The Lake Takapō shot was given another glimpse, and that is where I have to think about how the sim will really look in New Zealand. Takapō has always been a favourite location of mine, and has had a lot of different iterations in the sim over the years. Takapō was in fact the first -- and only -- scenery where I actually created seasonal textures, including painting snow on the aerial images. Sure, that was back in the early days, before we has the ability to use more that 2 metre resolution, so it was manageable, but it does beg the questions of how these mountains will look during the winter.
Another aspect I've mentioned before is the water representation. In episode 1 we get to see a close-up look at the Statue of Liberty, and the water is just stunning up close. This is 'computer' water, for want of some actual terminology, the sort of thing which game developers love to feature, and it will certainly be a great improvement over what we have in our current sims. But in this particular Takapō video it is obvious that there would have to be some work done to get this very distinctive lake looking as it really should. The silty runoff from the river where it meets the lake is not represented at all, although in other places there is definitely some work done on this, with reefs and other underwater detail showing well. And of course the real lake colour is something which makes it pop enough to make it really stand out when you fly over it. The video here seems to show a generic water colour.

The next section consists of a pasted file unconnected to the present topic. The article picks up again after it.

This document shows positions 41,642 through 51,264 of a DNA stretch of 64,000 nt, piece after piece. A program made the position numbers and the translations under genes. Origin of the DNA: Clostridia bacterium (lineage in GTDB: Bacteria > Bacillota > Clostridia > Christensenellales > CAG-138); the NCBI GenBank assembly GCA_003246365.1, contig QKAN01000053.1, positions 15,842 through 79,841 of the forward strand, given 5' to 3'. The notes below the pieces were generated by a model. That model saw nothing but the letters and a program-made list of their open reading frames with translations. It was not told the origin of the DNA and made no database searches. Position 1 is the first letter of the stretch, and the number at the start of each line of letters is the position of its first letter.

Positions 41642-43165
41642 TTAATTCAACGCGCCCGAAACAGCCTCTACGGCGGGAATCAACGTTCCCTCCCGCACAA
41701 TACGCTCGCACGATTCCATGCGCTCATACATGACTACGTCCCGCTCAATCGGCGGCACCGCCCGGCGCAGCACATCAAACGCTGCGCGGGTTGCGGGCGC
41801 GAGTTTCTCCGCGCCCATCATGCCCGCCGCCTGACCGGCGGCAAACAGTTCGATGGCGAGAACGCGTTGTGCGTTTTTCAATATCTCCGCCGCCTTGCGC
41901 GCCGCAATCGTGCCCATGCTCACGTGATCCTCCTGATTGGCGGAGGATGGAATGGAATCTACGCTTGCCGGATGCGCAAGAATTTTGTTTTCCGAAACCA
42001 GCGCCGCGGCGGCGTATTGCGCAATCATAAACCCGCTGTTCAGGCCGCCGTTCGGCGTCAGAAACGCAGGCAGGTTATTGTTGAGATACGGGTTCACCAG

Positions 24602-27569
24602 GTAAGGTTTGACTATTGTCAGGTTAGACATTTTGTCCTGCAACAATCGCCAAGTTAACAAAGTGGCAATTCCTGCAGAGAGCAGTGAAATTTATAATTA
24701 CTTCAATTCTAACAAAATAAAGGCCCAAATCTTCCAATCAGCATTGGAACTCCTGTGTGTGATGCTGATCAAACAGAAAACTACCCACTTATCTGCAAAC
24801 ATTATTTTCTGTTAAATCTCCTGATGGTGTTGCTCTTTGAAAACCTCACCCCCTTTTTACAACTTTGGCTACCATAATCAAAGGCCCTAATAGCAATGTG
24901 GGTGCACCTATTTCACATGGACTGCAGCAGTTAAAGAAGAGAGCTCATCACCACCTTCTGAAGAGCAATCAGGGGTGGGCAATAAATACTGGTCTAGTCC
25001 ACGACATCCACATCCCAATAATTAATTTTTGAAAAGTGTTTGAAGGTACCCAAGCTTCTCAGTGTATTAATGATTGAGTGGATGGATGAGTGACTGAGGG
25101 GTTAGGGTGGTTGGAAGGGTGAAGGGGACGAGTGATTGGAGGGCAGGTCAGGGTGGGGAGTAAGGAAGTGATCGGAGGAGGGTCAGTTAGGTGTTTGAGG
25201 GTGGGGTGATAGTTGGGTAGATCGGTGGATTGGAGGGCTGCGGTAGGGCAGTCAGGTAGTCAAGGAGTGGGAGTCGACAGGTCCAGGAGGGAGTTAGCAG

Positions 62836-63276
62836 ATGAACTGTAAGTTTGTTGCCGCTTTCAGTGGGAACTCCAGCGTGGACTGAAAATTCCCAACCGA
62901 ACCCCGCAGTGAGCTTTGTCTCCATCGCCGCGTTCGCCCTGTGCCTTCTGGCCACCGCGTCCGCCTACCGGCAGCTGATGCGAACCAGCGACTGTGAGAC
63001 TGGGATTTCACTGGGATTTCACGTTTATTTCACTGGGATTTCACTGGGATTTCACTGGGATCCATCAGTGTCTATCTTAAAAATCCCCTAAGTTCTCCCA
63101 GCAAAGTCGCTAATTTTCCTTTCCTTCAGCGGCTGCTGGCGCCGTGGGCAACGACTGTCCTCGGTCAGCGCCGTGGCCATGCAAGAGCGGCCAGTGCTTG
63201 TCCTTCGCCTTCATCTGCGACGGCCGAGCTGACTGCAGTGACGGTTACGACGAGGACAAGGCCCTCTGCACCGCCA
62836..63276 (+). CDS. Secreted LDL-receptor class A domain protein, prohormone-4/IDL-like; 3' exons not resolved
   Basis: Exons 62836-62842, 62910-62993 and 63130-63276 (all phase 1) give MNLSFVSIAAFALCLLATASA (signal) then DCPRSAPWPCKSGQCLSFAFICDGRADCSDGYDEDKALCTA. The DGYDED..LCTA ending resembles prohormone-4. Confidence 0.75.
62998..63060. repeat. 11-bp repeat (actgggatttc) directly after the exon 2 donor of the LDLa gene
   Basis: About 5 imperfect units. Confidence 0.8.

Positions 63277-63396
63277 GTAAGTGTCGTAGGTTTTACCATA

There are plenty of questions I still have regarding New Zealand in particular. How will the native vegetation be represented, for instance -- Orbx's NZ regions handle this beautifully, but it did take a lot of custom work. What about our homes and other buildings? Our current sims have always had trouble with New Zealand's love of low-pitched roofs, especially industrial areas, with nothing but barely-pitched iron-roofed warehousing.